The Kyrene School District Governing Board voted on Tuesday to continue the current, tuition-free, all-day kindergarten model for the 2012-13 school year.
In a unanimous vote governing board members voted to continue the program after months of hearing different scenarios and how discontinuing it in favor of a tuition-based model would have a long-term, negative impact to the district's financial future.
In providing all-day kindergarten the district will have to make up about $1.6 million for the 2012-13 budget. By passing the all-day kindergarten model, they are currently looking at roughly a $5.6 million budget shortfall.
Before putting it to a vote, governing board member Ross Robb wanted to confirm whether or not a half-day model, for families either unwilling or unable to pay tuition for full-day, would provide an adequate amount of time to teach state-mandated curriculum.
"This curriculum cannot be administered in anything less than all-day kindergarten," said Carrie Furedy, assistant director of educational services for Kyrene, who added that this came after "a significant amount of study" by a kindergarten study team, teachers and administrators.
The governing board, Superintendent David Schauer, and interim chief financial officer Jeremy Calles discussed where in the current budget cutbacks could be made to bridge the estimated $5.6 million budget gap.
Calles presented three scenarios, interchanging high and low cuts resulting from changes to areas like the middle school model, transportation, and educational coaches. The range was between $3.7 million and $7.7 million.
There are two areas Calles outlined that could automatically save the district about $2.9 million.
A transfer of $1 million from the Capital Outlay Revenue Limit (CORL) - a funding source dedicated to maintenance and operations or the Unrestricted Capital Fund - could be made to another area in lieu of the budget override passed by voters in November. They can also save approximately $1.9 million in insurance prepayments.
Just before the vote, board member Bernadette Coggins and newly elected board vice president Beth Brizel added an amendment that no changes to the middle school model would be made without the consent of the governing board. This came after several parents came forward with concerns about if and how funding kindergarten will affect other grade levels.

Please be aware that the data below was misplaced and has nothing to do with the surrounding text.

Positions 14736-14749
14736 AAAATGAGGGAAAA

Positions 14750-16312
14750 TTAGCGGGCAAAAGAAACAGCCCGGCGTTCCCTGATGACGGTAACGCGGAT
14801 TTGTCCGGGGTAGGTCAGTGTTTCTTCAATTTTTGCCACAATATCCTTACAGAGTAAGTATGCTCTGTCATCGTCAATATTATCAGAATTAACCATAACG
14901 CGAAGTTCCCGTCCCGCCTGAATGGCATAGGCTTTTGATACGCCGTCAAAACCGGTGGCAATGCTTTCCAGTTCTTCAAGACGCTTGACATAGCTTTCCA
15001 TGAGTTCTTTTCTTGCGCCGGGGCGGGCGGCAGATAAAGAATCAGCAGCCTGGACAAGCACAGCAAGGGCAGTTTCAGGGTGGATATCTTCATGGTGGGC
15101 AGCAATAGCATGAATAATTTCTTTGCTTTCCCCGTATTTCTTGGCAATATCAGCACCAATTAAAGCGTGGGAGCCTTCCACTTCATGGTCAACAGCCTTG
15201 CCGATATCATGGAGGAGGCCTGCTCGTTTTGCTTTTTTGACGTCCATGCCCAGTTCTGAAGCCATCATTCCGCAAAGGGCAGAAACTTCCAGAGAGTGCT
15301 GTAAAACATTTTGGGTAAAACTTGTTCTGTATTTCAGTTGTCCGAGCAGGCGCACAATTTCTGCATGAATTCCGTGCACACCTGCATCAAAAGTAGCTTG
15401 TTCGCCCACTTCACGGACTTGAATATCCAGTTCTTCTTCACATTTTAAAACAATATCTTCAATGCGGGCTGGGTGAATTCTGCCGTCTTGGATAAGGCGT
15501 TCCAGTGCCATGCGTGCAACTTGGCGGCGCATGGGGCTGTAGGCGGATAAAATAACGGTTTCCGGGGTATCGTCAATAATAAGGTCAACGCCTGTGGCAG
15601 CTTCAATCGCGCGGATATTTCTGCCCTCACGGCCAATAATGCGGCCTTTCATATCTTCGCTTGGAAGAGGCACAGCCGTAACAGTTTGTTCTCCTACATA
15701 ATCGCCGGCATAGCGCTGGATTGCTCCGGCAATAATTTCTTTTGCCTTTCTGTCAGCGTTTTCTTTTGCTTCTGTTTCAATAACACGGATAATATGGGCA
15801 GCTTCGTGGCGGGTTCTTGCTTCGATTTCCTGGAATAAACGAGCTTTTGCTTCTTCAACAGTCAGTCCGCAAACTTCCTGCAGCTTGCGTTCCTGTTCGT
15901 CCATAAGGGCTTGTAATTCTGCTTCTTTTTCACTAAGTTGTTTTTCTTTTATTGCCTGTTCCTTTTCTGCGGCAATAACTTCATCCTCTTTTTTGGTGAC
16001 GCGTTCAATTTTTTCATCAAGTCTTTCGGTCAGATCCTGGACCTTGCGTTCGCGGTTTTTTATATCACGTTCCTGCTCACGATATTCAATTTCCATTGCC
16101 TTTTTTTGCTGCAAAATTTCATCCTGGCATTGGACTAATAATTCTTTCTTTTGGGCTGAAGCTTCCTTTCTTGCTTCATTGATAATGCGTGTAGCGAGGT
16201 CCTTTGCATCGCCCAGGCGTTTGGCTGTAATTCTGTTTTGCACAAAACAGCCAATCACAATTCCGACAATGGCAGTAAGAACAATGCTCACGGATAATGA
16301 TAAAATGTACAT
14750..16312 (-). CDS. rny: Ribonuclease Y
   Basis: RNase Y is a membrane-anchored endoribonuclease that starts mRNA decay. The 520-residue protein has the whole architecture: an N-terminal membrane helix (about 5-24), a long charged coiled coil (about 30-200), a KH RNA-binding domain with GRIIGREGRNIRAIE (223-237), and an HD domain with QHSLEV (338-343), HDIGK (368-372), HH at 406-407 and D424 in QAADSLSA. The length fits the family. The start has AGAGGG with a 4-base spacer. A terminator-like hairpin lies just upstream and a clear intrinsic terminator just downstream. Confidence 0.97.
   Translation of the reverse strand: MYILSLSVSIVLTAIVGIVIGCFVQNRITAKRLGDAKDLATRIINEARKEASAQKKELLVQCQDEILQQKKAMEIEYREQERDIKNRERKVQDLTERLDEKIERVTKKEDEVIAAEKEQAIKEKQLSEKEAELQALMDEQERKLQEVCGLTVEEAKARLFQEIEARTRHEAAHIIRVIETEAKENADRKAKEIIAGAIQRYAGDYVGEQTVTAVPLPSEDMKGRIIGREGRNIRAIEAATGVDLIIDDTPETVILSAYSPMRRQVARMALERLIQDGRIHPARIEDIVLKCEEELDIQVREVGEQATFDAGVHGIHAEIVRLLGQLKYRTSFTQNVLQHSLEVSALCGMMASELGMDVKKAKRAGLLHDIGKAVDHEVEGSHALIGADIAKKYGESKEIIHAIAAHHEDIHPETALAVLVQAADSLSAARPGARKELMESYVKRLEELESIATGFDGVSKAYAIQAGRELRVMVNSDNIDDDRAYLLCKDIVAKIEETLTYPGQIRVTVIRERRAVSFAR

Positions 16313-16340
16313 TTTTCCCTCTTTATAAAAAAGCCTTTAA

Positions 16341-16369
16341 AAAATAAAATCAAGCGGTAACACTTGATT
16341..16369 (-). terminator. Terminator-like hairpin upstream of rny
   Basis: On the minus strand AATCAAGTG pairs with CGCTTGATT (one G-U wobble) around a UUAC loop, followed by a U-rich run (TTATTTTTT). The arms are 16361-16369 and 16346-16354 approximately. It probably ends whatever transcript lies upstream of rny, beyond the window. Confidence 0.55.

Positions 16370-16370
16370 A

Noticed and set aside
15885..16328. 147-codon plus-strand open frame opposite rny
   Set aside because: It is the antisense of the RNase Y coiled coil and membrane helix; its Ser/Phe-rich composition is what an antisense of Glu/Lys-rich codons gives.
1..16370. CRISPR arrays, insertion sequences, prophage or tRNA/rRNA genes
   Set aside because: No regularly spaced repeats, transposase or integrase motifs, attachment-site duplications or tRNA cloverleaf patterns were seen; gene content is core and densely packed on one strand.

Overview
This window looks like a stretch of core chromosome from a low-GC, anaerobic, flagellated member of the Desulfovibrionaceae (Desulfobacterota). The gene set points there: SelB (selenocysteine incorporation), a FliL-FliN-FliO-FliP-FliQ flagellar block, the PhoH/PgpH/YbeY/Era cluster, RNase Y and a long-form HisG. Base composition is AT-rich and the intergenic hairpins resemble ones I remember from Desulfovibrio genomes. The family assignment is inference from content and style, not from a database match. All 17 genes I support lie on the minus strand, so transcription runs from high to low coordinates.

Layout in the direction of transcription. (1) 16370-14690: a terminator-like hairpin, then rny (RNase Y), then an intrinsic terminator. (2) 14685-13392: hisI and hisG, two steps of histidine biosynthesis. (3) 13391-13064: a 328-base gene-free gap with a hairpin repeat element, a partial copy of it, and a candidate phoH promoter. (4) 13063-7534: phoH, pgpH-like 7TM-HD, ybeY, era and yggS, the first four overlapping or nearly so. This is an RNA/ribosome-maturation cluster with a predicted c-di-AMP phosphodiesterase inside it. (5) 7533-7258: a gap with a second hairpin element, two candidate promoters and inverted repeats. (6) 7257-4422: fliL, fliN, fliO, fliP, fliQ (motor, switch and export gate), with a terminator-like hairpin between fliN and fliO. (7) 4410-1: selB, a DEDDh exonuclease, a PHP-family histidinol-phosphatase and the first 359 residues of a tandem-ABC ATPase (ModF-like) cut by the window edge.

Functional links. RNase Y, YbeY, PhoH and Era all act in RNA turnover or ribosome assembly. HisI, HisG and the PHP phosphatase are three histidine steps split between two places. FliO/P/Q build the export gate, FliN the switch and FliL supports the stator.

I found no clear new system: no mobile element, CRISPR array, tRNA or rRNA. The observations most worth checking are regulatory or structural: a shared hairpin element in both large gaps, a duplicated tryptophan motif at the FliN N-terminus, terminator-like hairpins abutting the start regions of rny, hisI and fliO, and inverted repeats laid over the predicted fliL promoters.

One parent said making a decision at this date would be "fiscally irresponsible" because of her concerns that the governing board had not heard all possible budget scenarios and they had not explored the possible outcomes of making the decision that night.
She said, "While the board has received some budget information, it is not enough to make an informed, complete decision regarding the entire Kyrene budget."
Another parent added, "The ADK (all-day kindergarten) parent supporters will be deceived if they think this decision will not impact them in a few years when their child is struggling and could benefit from a classroom aid (and) one will not be available."
Ross rebutted those statements, saying "I could not disagree with that more," and went on to say, "I can assure you that we are not fiscally irresponsible and we are not deceiving anybody, and we never have and we never will."
Board president Michelle Hirsch added, "What we asked for is options and some of those options have been explored - different models (with) tuition options... I think that while it is frustrating that we are ... given either approve ADK for free or not, those are the two options that have been put in front of us at this time."
She added that, "Support for kindergarten does not in any way shape or form not supporting middle school students... Any changes to middle school ... will have to be looked at carefully."
In the coming months, the board with have to make a decision on which areas to change to balance the 2012-13 budget.
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